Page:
Source | www.fastcompany.com | KAYVAN KIAN
Over the past decade, we’ve seen a collective shift in the way we approach our unique skills. Previously, the focus was on improving things you’re not good at. Now, to succeed in a world that is increasingly volatile, uncertain, complex, and ambiguous (VUCA), the common belief is that doing what you’re good at is the best approach.
In a way, this shift makes sense. Organizations are less hierarchical and structured now. It’s not about shoring up your weaknesses to accomplish the task a manager has given you. It’s all about utilizing your skills and strengths to add ideas that help achieve organizational goals.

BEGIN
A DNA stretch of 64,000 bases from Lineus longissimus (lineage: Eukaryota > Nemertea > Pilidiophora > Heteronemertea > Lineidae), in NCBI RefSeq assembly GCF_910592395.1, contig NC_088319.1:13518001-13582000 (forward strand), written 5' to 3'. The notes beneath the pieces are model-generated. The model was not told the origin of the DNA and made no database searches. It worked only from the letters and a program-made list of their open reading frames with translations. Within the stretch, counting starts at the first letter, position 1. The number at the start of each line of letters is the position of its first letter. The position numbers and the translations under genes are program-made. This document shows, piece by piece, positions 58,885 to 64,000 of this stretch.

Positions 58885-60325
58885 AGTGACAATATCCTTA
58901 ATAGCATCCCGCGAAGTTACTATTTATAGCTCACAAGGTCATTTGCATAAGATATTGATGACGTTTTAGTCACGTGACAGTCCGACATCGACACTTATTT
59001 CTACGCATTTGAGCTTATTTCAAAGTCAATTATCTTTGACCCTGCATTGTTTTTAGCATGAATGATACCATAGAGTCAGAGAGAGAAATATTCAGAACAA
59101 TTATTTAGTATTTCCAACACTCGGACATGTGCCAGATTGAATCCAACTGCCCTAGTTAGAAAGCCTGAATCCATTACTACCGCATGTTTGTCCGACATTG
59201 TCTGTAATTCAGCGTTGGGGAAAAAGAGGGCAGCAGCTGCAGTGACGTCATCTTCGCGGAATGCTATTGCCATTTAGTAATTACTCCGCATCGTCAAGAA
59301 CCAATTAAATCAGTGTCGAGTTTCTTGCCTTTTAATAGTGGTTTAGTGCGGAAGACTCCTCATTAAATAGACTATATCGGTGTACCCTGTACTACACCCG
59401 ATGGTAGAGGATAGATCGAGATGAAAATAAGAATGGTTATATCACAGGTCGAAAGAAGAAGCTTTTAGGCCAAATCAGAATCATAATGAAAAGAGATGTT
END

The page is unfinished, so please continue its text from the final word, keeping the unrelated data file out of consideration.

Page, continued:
However, we can’t focus exclusively on whether or not we’re good at something. That kind of one-dimensional thinking ignores whether or not we’re energized by what we’re good at doing.
As a result, more people are defining strengths as the skills they’re good at and that they draw energy from. But some of the things we’re good at actually drain us of energy, and when left unchecked, can lead to burnout. I sometimes call these “strenuous gifts” because of the way they sap our strength.